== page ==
In addition, Matt Hancock says contact tracing is also being rolled out. The Health Secretary says that 21,000 contact tracers have now been hired, up from 17,000 at the weekend. Mr Hancock has exceeded the target he set himself, which was originally 17,000. Mr Hancock says the number of volunteers includes 750 healthcare professionals.
How can I get the coronavirus test for over 5s?
Speaking to MPs in the House of Commons, Mr Hancock said: “We are expanding eligibility for testing further than ever before.
“Yesterday we conducted 11,678 tests. Every day we are creating more capacity and that means more people can be tested, and the virus has fewer places to hide.
“Today, I can announce to the House that everyone aged five or over with symptoms is now eligible for a test.
“That applies right across the UK in all four nations from now. Anyone with a new continuous cough, a high temperature or the loss or change of sense of taste or smell can book a test.”
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People can get tested for the virus by visiting nhs.uk/coronavirus and signing up.
Mr Hancock, for the first time, has said that people experiencing a loss or change int heir sense of smell – even without the presence of other COVID-19 symptoms – should self isolate for seven days.
Mr Hancock told the House of Commons: “The four UK chief medical officers have today updated the case definition to include a new symptom.
“Throughout this pandemic we have said that if you develop a new, continuous cough or a fever, then you should immediately self isolate.
“From today, we are including anosmia, which means that if you have lost your sense of smell or are experiencing a change in your normal sense of smell or taste, that can be a symptom of coronavirus, even where other symptoms are not present.
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“So, from today, if you develop a continuous cough, or fever or anosmia you should immediately self-isolate for at least seven days in line with the guidelines.
Members of your household should also self-isolate for fourteen days.”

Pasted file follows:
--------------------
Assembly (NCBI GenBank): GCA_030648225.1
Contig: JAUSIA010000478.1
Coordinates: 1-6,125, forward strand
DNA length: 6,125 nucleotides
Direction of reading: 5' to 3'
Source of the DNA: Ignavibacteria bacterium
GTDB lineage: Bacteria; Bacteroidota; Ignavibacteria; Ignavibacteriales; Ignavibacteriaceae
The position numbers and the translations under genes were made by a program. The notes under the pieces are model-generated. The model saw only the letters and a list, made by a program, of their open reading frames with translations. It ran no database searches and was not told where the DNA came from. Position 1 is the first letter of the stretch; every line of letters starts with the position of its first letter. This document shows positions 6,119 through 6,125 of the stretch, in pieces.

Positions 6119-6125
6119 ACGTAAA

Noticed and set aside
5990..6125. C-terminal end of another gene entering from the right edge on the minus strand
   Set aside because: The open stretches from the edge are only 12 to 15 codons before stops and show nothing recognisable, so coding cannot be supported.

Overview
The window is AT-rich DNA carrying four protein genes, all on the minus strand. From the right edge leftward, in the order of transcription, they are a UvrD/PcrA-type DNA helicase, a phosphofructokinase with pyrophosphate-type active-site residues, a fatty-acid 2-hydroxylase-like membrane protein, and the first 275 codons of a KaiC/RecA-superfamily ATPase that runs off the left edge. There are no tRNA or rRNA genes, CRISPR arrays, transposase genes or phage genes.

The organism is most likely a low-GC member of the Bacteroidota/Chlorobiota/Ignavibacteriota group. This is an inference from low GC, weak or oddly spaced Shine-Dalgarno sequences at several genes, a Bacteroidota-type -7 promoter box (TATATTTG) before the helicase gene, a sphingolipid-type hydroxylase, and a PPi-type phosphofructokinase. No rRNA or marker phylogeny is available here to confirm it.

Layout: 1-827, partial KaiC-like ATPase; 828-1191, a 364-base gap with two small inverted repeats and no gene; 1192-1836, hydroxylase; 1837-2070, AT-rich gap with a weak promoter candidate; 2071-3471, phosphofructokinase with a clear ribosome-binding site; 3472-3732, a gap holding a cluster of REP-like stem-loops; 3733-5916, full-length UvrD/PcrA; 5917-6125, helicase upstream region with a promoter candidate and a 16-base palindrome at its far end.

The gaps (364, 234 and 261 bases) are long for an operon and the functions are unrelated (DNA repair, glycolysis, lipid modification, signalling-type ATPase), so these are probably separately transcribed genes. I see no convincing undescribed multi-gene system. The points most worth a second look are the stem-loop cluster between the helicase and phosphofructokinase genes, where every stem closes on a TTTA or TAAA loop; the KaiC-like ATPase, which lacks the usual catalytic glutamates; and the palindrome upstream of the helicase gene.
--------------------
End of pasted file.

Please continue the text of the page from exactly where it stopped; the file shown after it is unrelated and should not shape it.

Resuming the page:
Mr Hancock told MPs that the “number of people in hospital with coronavirus is half what it was at the peak. He added that the “number of patients in critical care is down by two-thirds.”
The NHS contact tracing app is also expected to launch across the country “in the coming weeks”, according to Downing Street – despite Mr Hancock assuring it would arrive in mid-May.
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The app has been downloaded an estimated 60,000 times during its trial on the Isle of Wight.
Mr Hancock said the Government was “pleased with the progress” being made in the trial, but Downing Street said experts were “carefully studying” the results and “expert to be able to improve the app based on user feedback”.
The app was developed by NHSX, the digital arm of the health service, as opposed to a prototype suggested by Apple and Google.
The Prime Minister’s spokesperson said: “As with any tech project of this site, you would expect us to keep all options under review to make sure the app is as effective as possible.”
When quizzed about the highly anticipated antibody tests, Mr Hancock said the Government had reached the “closing stages” of purchasing negotiations.
A test developed by Swedish pharmaceutical Roche was approved for use last week by Public Health England.
Mr Hancock told MPs: “I think the whole country celebrated when there was the announcement last week that antibody testing that fits the bill and does the job had been approved by our Porton Down labs.
“We are in the closing stages of commercial negotiations to make sure that those tests are widely available.
“I will let him [MP Andrew Rosindell] know just as soon as I can when that roll-out is, but I don’t want to prejudice the commercial negotiations, which I’m sure he will understand.”
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